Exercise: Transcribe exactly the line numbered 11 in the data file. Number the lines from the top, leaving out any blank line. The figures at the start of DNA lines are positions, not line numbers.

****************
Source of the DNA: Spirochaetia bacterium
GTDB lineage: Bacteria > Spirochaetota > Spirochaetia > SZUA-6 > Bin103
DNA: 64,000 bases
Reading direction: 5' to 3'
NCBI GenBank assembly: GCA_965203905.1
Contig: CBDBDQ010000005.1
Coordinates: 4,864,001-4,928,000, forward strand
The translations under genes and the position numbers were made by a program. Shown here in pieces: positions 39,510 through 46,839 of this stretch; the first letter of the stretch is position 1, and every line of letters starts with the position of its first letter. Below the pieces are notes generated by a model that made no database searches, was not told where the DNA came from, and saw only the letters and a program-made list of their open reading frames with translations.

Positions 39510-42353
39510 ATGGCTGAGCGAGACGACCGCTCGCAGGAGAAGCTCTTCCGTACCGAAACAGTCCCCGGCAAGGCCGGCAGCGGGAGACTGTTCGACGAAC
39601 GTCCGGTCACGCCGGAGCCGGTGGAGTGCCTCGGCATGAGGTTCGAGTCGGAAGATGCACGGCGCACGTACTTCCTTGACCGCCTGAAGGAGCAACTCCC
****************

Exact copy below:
39601 GTCCGGTCACGCCGGAGCCGGTGGAGTGCCTCGGCATGAGGTTCGAGTCGGAAGATGCACGGCGCACGTACTTCCTTGACCGCCTGAAGGAGCAACTCCC